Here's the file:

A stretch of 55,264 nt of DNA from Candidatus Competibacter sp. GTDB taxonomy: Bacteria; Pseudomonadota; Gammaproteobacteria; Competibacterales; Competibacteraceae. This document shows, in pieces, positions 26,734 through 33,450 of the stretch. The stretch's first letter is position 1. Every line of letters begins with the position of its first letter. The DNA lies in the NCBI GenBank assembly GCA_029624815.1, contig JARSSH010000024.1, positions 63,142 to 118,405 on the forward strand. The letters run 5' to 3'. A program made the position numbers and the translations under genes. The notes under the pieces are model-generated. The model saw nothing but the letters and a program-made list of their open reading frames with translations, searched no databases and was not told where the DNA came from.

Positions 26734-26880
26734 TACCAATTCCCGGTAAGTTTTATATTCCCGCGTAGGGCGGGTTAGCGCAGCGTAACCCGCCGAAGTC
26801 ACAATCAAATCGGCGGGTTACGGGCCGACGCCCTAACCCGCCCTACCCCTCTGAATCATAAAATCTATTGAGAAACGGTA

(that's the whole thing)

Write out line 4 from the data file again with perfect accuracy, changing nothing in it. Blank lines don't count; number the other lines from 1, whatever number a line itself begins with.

26801 ACAATCAAATCGGCGGGTTACGGGCCGACGCCCTAACCCGCCCTACCCCTCTGAATCATAAAATCTATTGAGAAACGGTA